In Rehearsals - A Splinter of Ice - Blog 2

Posted: 2021-03-16 12:00:00

‘It’s almost normal…except it’s not’.

We are costume fitting this morning, and Siobhan our costume supervisor is commenting on the fact that she is currently presenting the actors not only in masks but to a director who is sat in his living room in Perth and a designer in his farmhouse (over a terrible internet connection) in the south of France both kept out of the rehearsal room due to Covid. Almost the definition of ‘the new normal’.

The country is preparing to cautiously re-open us and we are back working in a rehearsal room and finding our feet with the play. It’s an intense experience for the actors, especially Oliver and Stephen who spend almost the entirety of the play on stage. But also for the small contingent of Paul (CSM), Felix (DSM) and myself acting as director Alan’s eyes and ears in the room. 

Ben’s play is rich, detailed and nuanced. The language is precise and demanding to learn and it requires complete attention at all times. At times it has been like wading through treacle as we go through the tried and trusted rehearsal technique of running each section over and over slowly building confidence in lines and thoughts. I’m sat largely quietly listening carefully and offering the odd thought on a line here or a move there- it has taken time to adjust to the slower rhythm of rehearsal. It just takes time- and there are no short cuts. Every step forward is made with a degree of pain and trial and error and eventually you can stumble your way through a sequence. 

And then suddenly, completely out of nowhere it grips. Last Friday, sometime in the mid afternoon as we tackled a thorny section in Act 2 when the action and temperature hots up- the scene suddenly sprung to life. I realised in retrospect I was in a room with Kim Philby and Graham Greene and in thrall to the drama playing out just 2 metres in front of me. The thoughts of characters and actors met and for a few minutes time seemed to stop and we were back in Moscow in 1987…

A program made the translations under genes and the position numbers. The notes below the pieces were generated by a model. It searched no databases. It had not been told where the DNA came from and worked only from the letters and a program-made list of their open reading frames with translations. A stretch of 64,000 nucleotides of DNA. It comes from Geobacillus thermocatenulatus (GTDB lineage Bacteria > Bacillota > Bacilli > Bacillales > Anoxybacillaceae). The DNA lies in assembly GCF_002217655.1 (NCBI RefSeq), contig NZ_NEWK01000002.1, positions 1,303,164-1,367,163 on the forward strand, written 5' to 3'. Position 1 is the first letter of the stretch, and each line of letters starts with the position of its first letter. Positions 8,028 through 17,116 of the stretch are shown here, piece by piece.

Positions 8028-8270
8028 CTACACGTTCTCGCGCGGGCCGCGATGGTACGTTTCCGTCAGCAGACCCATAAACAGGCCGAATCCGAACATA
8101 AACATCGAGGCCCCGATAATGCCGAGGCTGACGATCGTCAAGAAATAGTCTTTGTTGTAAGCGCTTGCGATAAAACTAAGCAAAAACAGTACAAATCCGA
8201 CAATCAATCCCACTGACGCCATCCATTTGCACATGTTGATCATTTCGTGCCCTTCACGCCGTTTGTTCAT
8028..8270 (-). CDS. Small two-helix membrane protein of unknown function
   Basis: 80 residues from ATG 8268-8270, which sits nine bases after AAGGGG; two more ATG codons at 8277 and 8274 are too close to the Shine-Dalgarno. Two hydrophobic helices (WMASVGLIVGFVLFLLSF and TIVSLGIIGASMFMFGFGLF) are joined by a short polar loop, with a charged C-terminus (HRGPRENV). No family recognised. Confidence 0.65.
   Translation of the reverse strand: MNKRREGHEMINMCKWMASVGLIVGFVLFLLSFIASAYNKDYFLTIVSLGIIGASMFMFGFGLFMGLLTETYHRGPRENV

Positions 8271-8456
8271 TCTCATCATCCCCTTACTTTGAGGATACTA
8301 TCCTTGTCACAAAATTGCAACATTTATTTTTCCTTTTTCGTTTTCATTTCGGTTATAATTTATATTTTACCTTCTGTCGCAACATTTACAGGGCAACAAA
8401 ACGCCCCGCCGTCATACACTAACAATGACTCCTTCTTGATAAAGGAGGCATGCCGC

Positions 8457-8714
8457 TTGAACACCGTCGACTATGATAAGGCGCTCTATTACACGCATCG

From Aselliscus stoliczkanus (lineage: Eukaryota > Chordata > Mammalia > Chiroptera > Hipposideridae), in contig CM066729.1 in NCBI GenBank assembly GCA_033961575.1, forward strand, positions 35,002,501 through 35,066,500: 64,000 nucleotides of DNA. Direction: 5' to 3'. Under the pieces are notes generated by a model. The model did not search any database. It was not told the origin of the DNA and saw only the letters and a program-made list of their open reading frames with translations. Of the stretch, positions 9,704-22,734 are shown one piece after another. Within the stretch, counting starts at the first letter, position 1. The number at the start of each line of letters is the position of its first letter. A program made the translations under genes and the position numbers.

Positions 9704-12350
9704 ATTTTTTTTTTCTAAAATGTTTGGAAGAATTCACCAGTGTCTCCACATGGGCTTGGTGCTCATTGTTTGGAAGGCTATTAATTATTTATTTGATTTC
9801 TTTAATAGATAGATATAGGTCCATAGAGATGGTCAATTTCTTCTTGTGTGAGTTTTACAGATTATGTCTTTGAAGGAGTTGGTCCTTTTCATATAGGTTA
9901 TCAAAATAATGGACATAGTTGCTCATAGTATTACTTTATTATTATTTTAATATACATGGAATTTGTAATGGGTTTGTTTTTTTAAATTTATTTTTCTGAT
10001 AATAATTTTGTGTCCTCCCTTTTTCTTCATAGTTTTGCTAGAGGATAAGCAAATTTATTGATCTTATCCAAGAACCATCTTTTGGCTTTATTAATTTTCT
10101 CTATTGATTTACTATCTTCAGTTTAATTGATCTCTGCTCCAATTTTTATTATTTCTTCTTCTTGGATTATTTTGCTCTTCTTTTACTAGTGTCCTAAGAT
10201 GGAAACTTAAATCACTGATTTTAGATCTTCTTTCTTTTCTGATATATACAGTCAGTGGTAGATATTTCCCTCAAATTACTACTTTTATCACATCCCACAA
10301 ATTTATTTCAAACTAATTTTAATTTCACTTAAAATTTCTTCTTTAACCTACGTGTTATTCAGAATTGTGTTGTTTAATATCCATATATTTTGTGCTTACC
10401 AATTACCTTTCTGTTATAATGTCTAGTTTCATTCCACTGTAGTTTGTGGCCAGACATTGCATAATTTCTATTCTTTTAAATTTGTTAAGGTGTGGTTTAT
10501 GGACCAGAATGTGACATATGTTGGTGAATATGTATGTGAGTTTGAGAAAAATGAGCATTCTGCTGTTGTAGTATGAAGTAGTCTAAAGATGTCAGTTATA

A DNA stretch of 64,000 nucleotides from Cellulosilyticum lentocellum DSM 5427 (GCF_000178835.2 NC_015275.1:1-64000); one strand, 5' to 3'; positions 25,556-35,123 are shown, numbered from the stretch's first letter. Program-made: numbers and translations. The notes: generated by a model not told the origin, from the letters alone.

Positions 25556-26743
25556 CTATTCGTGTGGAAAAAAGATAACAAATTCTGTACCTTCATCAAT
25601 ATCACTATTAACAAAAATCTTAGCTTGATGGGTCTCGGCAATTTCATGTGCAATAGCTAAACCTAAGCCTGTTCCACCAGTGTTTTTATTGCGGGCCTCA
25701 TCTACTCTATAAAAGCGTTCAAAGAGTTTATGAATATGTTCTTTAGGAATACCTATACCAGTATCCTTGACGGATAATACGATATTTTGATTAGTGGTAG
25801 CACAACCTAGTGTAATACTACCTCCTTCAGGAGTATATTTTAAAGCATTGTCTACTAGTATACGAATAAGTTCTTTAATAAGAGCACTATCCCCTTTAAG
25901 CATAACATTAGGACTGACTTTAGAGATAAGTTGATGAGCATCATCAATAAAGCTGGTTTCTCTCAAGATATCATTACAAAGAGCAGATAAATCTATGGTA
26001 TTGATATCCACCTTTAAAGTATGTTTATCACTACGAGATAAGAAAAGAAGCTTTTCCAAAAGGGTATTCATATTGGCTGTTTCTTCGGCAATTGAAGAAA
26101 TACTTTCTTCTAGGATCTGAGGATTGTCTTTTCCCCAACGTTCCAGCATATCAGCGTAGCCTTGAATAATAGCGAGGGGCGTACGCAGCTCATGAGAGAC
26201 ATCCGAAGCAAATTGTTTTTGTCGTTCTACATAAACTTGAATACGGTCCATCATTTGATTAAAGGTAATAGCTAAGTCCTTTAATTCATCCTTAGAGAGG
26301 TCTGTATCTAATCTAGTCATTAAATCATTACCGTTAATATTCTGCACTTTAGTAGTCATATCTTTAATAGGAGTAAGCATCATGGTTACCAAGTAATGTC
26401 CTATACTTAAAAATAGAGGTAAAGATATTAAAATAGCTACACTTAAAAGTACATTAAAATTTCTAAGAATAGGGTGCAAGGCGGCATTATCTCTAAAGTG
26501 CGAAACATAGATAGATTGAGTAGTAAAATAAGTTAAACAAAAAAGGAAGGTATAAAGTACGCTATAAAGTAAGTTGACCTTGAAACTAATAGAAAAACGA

…And then Stephen dropped a line and swore and Oliver smiled and we were back to the trudge and graft of re routing that section to prevent the same mis-step. It was maybe as brief as 30 seconds, but it was magic whilst it lasted.

The challenge now, as the rehearsal room slowly metamorphosing into Kim and Rufa Philby’s Moscow flat, is to try and maintain that level for the 80 minutes running time. And that is where the artistry really comes in. Thank goodness we are in the hands of such fine actors as Sara, Oliver and Stephen.

The play is a hire wire act, Alan describes it as ‘an iceberg’ play when the real action lies beneath the surface of the lines. Philby and Greene were two big characters, intellectual and from a different era in many ways, they abided by an unwritten code that seems increasingly foreign to us in todays world. Yet they were held by a seemingly unbreakable friendship and an ephemeral connection that defied a 35 year absence as well as Philby’s duplicity and indeed his treachery- on the grandest of world stages. Treachery that changed the world as we know it.

We now begin the process of piecing the play together as we prepare to open it in Cheltenham next week…not to an audience alas- not yet anyway- instead to multiple cameras who will be filming the play for it’s online release in April.

I think audiences will be in something a little bit special, a theatrical tonic after this long and challenging year spent in the wings.